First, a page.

Council delays action on home for recovering addicts
The Syracuse Common Council has delayed action on a plan to establish a controversial home for recovering addicts on the city's west side. A special permit for the parking lot at 168 Lincoln Avenue was tabled on Monday.
Syracuse United Neighbors opposes the proposed facility. SUN Spokesperson Salendria Mabrey calls it a "drug house" which would attract drug activity to the neighborhood. Hilda Harrison, also a SUN member, says there are seven existing "treatment and care" facilities in that part of the city and residents don't want another. Harrison says most of the homes on Lincoln Avenue are single family.
Syracuse Behavioral Healthcare is lobbying the Council to approve the plan. President and CEO Jeremy Klemansky says members of SUN have a "misunderstanding" of the facility which would provide housing for recovering drug addicts. Klemansky says such facilities actually deter drug activity and would be an asset to the neighborhood.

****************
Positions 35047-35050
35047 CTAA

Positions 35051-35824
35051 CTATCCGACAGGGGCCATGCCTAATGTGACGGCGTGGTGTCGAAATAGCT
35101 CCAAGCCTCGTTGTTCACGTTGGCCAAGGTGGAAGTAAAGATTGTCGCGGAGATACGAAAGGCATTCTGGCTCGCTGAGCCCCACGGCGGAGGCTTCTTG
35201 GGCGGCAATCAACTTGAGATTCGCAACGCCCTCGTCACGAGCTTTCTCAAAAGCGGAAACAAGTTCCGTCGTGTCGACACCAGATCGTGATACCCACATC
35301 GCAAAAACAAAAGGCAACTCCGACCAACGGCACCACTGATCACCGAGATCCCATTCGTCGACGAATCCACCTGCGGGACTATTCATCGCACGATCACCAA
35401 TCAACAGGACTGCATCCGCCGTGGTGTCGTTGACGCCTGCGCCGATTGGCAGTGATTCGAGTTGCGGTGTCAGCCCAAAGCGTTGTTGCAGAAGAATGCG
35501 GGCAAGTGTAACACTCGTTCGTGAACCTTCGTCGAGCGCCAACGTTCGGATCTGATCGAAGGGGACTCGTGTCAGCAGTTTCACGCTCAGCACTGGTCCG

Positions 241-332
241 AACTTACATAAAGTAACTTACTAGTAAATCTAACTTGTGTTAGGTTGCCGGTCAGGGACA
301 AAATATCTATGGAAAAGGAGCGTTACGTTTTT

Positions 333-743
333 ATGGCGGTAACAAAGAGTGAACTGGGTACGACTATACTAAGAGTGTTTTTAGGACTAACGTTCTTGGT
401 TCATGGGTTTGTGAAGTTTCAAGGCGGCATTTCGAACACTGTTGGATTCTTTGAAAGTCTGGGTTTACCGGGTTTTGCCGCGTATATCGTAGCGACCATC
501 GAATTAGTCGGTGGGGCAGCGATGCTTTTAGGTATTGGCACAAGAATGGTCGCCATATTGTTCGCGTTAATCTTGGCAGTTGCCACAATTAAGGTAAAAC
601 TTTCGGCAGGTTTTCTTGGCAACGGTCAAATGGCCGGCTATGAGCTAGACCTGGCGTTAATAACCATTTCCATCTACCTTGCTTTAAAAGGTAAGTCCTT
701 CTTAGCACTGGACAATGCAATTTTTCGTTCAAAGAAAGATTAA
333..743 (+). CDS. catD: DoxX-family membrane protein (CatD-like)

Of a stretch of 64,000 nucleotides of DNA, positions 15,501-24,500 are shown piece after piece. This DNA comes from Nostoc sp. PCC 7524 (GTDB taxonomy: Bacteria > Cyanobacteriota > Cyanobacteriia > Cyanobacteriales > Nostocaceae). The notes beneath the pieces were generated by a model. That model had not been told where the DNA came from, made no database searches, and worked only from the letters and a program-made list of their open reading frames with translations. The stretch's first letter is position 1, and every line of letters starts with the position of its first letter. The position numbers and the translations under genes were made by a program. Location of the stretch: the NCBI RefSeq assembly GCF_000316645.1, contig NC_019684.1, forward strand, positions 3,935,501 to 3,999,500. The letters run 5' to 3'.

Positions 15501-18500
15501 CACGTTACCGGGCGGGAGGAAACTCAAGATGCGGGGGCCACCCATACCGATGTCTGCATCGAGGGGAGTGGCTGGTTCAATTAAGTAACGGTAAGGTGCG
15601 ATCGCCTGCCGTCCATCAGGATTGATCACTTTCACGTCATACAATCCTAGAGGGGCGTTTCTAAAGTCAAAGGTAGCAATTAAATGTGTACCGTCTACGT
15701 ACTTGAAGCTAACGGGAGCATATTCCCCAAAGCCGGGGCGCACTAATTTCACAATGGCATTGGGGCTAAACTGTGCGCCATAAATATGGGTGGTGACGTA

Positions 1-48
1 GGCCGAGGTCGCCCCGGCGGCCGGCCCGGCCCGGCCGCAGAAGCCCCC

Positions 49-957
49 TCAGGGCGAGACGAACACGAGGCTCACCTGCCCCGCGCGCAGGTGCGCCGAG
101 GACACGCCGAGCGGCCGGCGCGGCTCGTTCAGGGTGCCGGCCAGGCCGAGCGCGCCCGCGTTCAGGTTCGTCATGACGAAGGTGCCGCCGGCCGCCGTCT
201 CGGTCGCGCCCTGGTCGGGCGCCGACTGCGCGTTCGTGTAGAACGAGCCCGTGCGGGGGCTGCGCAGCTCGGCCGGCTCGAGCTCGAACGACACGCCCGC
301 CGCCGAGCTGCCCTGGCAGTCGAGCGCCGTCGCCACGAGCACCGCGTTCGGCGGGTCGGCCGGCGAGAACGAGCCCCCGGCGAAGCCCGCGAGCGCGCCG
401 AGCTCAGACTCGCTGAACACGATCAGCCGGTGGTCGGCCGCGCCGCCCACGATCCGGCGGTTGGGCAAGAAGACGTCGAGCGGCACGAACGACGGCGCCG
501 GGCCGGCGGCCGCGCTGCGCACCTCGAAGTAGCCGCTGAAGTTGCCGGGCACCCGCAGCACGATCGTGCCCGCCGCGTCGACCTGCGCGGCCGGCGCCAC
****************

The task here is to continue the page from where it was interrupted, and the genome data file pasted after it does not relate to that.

Klemansky points to a similar facility on Green Street that has been operating as a residential center for 50 years. One resident, who requested anonymity, says the facility does not attract crime. The recovering crack addict says it is helping him get his life back.
Michael DeSalvo, who also lives on Green Street, has written a letter of support for the proposed facility on Lincoln Avenue. DeSalvo says Syracuse Behavioral Healthcare "runs a tight ship." He says the residential facility has "added to the diversity and stability of our area."
Klemansky says recovering addicts are a "protected class" and if the city blocks the residential facility, it could be "in violation of the Fair Housing Act."